22.09.2015 13:09

A Guide on the Usage of Hydrocarbons in Refrigeration Systems

In chemical terms, a hydrocarbon is a naturally occurring basic compound of carbon and hydrogen, and is typically to be found in large crude oil concentrations. The non-toxic hydrocarbons are now widely used as a modern refrigerant, being an eco¬-friendly alternative to ozone damaging CFC/HCFC/HFC fluorocarbons.

The following three main types of hydrocarbons are widely utilised as refrigerants:

  • Propane R290

  • Isobutane R600a

  • Propylene R1270


The installation and maintenance of all refrigeration systems that contain flammable materials like the above should only be carried out by authorised persons who are certified for that kind of work.

The Chemical Properties of Hydrocarbons

Isobutene and propane, the two most utilised hydrocarbons are compatible with materials used in HFCs and standard oils. One significant exception is propene (or propylene) as it is not neoprene compatible. Consequently, with this refrigerant, special O-rings have to be employed.

Environmental Impact

Because they belong to the category of natural refrigerants, hydrocarbons have negligible GWP and zero ODP. Essentially, they are by-products coming from the petrochemical sector.

The Efficiency of Hydrocarbons

Because of their excellent thermodynamic characteristics, hydrocarbons are good and perhaps even superior contrasted against refrigerants of both HCFC and HCF in the majority of applications.

Safety Considerations

Due to their flammability potential, hydrocarbons are the subject of safety legislation and guidelines internationally. All hydrocarbon systems manufacturers must adhere to equipment safety guidelines. The service personnel must comply and understand specified procedures for safe handling.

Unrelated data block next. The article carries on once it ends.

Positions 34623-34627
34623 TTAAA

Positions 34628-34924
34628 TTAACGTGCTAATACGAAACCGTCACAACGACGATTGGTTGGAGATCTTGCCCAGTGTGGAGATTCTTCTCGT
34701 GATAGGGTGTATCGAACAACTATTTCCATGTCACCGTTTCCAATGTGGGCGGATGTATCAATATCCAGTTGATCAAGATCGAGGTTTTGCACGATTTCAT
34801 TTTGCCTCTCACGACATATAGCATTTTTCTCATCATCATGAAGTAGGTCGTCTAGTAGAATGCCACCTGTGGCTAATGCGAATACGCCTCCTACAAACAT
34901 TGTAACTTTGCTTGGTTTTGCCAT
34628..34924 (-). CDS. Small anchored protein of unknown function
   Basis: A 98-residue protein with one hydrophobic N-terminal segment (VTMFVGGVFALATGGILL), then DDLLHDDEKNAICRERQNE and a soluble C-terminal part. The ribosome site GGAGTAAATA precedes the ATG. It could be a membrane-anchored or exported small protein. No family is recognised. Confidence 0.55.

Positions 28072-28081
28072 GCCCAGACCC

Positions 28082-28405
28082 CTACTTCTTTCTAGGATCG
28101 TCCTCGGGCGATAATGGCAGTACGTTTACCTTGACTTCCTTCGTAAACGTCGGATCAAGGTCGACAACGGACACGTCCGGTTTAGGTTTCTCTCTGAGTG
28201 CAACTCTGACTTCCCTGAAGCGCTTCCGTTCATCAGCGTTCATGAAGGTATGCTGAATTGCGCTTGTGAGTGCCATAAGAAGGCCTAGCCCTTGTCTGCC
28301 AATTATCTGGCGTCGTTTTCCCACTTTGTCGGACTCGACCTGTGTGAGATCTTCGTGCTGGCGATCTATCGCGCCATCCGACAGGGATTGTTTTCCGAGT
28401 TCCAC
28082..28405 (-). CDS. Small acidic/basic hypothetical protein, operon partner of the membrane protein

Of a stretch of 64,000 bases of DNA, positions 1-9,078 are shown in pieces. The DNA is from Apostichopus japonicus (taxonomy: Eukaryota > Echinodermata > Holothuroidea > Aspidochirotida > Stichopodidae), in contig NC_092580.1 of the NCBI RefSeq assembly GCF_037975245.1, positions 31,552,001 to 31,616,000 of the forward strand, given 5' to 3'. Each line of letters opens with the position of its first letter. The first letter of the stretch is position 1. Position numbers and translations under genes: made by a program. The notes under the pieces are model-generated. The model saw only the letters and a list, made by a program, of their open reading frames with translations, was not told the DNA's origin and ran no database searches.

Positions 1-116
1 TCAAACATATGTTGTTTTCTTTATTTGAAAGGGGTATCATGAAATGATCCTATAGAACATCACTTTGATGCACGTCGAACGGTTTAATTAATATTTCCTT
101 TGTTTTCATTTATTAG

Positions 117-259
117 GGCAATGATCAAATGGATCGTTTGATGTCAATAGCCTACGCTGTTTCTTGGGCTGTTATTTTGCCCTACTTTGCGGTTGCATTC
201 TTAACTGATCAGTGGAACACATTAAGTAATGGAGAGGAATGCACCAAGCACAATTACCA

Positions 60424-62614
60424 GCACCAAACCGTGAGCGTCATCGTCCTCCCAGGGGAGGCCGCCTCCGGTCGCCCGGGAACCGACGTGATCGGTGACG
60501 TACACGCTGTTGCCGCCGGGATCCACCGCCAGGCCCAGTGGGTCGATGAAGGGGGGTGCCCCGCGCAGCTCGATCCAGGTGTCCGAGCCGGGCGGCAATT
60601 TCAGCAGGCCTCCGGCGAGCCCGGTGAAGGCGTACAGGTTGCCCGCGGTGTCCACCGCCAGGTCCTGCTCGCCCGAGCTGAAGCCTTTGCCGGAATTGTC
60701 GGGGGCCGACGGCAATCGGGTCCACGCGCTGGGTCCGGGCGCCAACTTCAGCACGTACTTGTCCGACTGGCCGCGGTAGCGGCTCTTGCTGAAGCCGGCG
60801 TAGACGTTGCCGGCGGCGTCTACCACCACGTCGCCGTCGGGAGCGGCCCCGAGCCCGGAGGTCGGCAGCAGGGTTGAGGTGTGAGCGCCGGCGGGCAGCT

Strict specifications as well as safety legislation have stressed on the need for leakage-simulation verification and testing when it comes to the sealing of any electrical components near hydrocarbon flows. Additionally, the majority of commercial and domestic appliances like fridges and freezers, and motor compressors are always subject to globally enforced safety directives.

In general, the usage of ignition sources should be avoided inside the application. The majority of hydrocarbons are in fact non-toxic, the main safety concern only emanating from their high flammability. However, hydrocarbons gases are generally heavier than standard air and may displace the air in your lungs.

Typical Usage

The hydrocarbons impact has been felt most in fridge and freezer domestic applications where what is referred to as the 'Greenfreeze' isobutane (R600a) refrigerant is now being widely used on an international scale. Refrigeration in the commercial sector has also followed suit, basically going for propane (R290) in place of ozone-damaging refrigerants, especially in major supermarket systems.

Typical hydrocarbons applications are:

  • Domestic and commercial refrigerators/freezers

  • Beer and bottle coolers

  • Beverage dispensers

  • Ice cream freezers

  • Heat pumps

  • Dehumidifiers

  • Small air conditioners

  • Supermarket refrigeration


Cost Implications

The relative hydrocarbons systems cost largely are determined by the application. In light commercial and domestic usage, the cost is comparable to that of HFCs systems. However, in industrial and commercial applications, HCs systems tend to be comparatively more costly because of the need for installing explosion-proof electrical equipment enclosures.


Info: Hydrocarbons wikipedia page...

Final Verdict

It is very important to remember that hydrocarbons are an extremely highly flammable substance and should be handled with great care. Towards ensuring safety, the applications using hydrocarbon are governed by several regional, national and international regulations and standards. For this reason, you need not be too anxious about the dangers they pose.


For more information about hydrocarbons visit www.secop.com